The view from Downtown in the Dundas is one that reeks of an old village where people go by their business without much fuss.
As a town, it was established in 1847 and was amalgamated in 2000.
There are quite a few great restaurants in the Dundas where you can enjoy a meal. Check out the list here.
3. Getting to Webster’s Falls
Accessing this Falls via car is a bit of a hassle, to be honest. During the summer, the place is overcrowded and hence, the parking fares usually cost around $15.
However, during the winter when the place is not so overly crowded, the parking fares can be a little too much for the common folk.
If by any chance, you park your vehicle someplace illegal (I’m talking main roads, side roads, or anywhere else which isn’t a designated parking area) you might be fined $250 by the police.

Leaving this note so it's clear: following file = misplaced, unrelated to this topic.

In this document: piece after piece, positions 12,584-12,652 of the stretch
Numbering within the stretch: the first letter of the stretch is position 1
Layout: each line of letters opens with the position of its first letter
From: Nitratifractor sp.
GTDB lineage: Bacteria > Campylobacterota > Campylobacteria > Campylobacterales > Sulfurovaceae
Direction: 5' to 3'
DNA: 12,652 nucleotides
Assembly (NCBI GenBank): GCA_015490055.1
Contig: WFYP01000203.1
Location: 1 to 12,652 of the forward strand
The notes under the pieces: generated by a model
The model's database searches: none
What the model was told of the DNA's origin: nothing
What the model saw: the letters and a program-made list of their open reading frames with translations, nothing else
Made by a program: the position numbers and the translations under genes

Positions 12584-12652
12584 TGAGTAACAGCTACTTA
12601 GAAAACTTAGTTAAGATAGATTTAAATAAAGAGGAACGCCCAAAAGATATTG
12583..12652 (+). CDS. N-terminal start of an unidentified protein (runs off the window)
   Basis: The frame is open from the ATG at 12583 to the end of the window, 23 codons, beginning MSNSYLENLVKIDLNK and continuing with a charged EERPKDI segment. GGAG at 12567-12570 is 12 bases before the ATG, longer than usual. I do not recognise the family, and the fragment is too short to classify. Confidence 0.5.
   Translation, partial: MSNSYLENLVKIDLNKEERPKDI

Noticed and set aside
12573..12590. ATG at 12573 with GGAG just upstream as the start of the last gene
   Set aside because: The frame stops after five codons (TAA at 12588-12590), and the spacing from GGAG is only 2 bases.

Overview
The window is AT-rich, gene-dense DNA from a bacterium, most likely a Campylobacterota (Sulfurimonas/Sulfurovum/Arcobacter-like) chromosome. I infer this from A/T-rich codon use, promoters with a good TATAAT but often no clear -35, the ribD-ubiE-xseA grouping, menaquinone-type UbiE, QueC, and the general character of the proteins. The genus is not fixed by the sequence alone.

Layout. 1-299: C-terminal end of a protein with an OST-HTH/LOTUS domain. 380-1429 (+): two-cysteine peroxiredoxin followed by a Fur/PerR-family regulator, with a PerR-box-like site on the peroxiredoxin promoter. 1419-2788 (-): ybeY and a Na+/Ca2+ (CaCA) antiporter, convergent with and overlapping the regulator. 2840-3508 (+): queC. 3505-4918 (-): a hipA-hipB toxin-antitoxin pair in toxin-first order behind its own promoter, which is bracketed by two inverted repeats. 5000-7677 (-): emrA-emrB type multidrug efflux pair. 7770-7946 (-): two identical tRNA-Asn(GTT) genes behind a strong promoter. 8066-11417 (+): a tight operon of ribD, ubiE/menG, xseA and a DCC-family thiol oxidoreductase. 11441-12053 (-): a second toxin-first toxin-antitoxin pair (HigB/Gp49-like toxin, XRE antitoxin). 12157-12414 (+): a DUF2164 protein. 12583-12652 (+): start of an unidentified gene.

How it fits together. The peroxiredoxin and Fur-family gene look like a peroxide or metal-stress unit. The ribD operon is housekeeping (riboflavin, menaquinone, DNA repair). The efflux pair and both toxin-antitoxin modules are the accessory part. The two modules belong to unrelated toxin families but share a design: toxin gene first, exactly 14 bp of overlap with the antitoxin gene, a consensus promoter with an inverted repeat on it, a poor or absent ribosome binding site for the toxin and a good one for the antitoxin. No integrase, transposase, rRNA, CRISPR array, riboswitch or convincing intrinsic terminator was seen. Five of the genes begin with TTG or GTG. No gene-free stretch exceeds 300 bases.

You can get there by car, you should get on to highway 403. Then, from highway 403, take Highway 6 N and exit at Guelph. Travel about 3 kilometers up to highway 5 E. From highway 5 E, you’d want to take a left turn towards Brock Road.
From Brock Road, take another left and you’ll find yourself on Harvest road. Now, you can park your vehicle at the Spencer Gorge Conservation Area parking lot.
But beware, it is very crowded during the peak tourist season in summer. Which is why a lot of people prefer to go to the falls.
On weekends, a special free shuttle service runs from the parking at Christie Lake Conservation Area up to the Spencer Gorge.
The shuttle service runs in the summer to keep the large crowds moving without a lot of traffic in the area. A lot of the locals have bemoaned the crowds and the fact that there is no legal parking spot for kilometers on end.